Cloning Charles Darwin Believed Term Paper

Pages: 5 (1428 words)  ·  Bibliography Sources: 1+  ·  Level: College Senior  ·  Topic: Genetics  ·  Buy This Paper

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[. . .] Despite persistent scares and technical failures and difficulties, experiments and research on cloning, using aborted fetal body parts, continue in recent years, especially in the management or treatment of patients with severe combined immunodeficiency disease, a genetic condition that affects only a particular body part. It is not like AIDS. The transplants used are pieces of liver and parts of the bone marrow. In treating the George Syndrome, the transplants come from the thymus gland. Transplants are also used in treating other immunodeficiency disorders involving blood cell production and metabolic conditions. When transplants fail, that body part can b cloned. There are more and more records of human babies being cloned under the strictest conditions and with the cooperation of a surrogate mother.

Many problems still confronted today can be addressed with a greater understanding of how genes operate. Genetic engineering involves the environment in the activity as much as it is involved in natural selection (Institute of Philosophy and Public Policy 1999). Simplest traits, like height and hair color, are environmentally determined and genetic researchers assure that the passing on of human values, such as intellectual and moral values, is as limited and as indirect in the natural environment as it is when the offspring is cloned (IPPP).

Persistent objections to human cloning do not emanate from its failures but precisely from its successes. Those who oppose it fear that cloned products or by-products would be morally wrong creatures or would be wronged morally (IPPP), if not deprived of the right to an open future like those reproduced naturally. They fear that an imitation child would be often compared with a natural one and that the "duplicated" creature could have only artificial and limited potentials. The cloned child himself (herself or itself) may be tormented by the realization or awareness of being "only cloned" and thus not develop that sense of worth and self-esteem needed in life. Or else, cloning by itself is viewed as a cruel option.

But these can be contained. A cloned child's self-perception can be developed from its cloning parent. It can learn about its family's medical history and, from there, fashion its own future quite the same way its natural siblings would or can. Its knowledge or understanding of its environment can be as limited or expansive as that of siblings as well. And the fear that parents of a cloned child would go through some suffering in that kind of awareness does not seem to be reason enough not to go into cloning if a particular situation warrants it as the best or only suitable option.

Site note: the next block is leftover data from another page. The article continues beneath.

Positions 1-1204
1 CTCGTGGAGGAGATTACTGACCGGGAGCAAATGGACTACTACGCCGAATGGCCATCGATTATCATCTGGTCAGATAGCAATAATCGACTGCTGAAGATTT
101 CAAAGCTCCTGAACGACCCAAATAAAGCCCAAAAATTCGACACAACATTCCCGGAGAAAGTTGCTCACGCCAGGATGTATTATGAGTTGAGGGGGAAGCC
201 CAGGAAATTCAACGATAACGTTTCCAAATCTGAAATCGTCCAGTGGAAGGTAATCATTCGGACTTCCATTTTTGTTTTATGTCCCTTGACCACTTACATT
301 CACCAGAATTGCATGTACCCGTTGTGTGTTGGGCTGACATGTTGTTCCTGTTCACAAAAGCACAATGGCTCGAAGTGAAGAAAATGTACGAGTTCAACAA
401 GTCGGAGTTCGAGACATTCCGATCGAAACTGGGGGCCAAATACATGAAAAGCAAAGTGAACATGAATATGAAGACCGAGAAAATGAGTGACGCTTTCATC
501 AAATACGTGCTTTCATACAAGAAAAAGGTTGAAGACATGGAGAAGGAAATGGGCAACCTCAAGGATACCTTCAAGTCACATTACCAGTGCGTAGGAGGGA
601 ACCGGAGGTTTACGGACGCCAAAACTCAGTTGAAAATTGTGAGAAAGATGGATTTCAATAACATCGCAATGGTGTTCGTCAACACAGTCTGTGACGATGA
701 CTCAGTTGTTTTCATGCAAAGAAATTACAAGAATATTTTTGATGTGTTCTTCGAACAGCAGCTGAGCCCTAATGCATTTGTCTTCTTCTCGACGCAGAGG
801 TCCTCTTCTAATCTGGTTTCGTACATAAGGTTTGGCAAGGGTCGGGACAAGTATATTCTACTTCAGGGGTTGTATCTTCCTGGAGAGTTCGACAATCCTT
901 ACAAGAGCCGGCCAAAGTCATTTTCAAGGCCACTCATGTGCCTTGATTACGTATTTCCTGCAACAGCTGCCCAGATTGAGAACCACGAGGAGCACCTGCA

The poor and the marginal are not prevented from having their own children. The lack of appropriate opportunities or health or advantage does not render one undeserving of offspring, either. This is because every kind of life has peculiar difficulties and peculiar joys that other kinds of life respect. If the parents of a terminally ill child decide that the only way to replace a bone marrow in saving the child's life is by cloning because there are no suitable donors, there cannot be objections on anybody's part to let them have that option. Or the dying child could be cloned and a duplicate turned over to the parents as if this were the original (IPPP).

There will be abusers of the best intents and the greatest scientific inventions. There will be control freaks and narcissists who will mis-use these miracles. There are always sci-fi portents that may go out of control. But the promise of medical miracles stands stronger against these portents and society's reproductive policies are in continuous process of guarding against these abuses and excesses. Along with the chronic fear is the increasing commitment to reproductive autonomy and moral responsibility that recognizes "the extraordinary personal importance and private character of reproductive decisions (IPPP)" that holds the effects of that fear in check.

Bibliography

Darwin, Charles. The Origin of Species. Paperback. Viking Press, 1982

Dixon, Patrick. The Genetic Revolution. Global Change, 1995. http://www.globalchange.com/books/Genes3.htm

Hitler, Adolph. Mein Kampf, 1933. Houghton Mifflin, New York: Hutchinson Publications, Ltd., 1969

Institute for Philosophy and Public Policy. Genetic Encores: the Ethics of Human Cloning. Maryland School of Public Affairs, 1999. http://www.puaf.umd.edu/IPPP/Fall97Report/cloning.htm [END OF PREVIEW]

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"Cloning Charles Darwin Believed."  Essaytown.com.  June 7, 2004.  Accessed February 20, 2019.
https://www.essaytown.com/subjects/paper/cloning-charles-darwin-believed/6519354.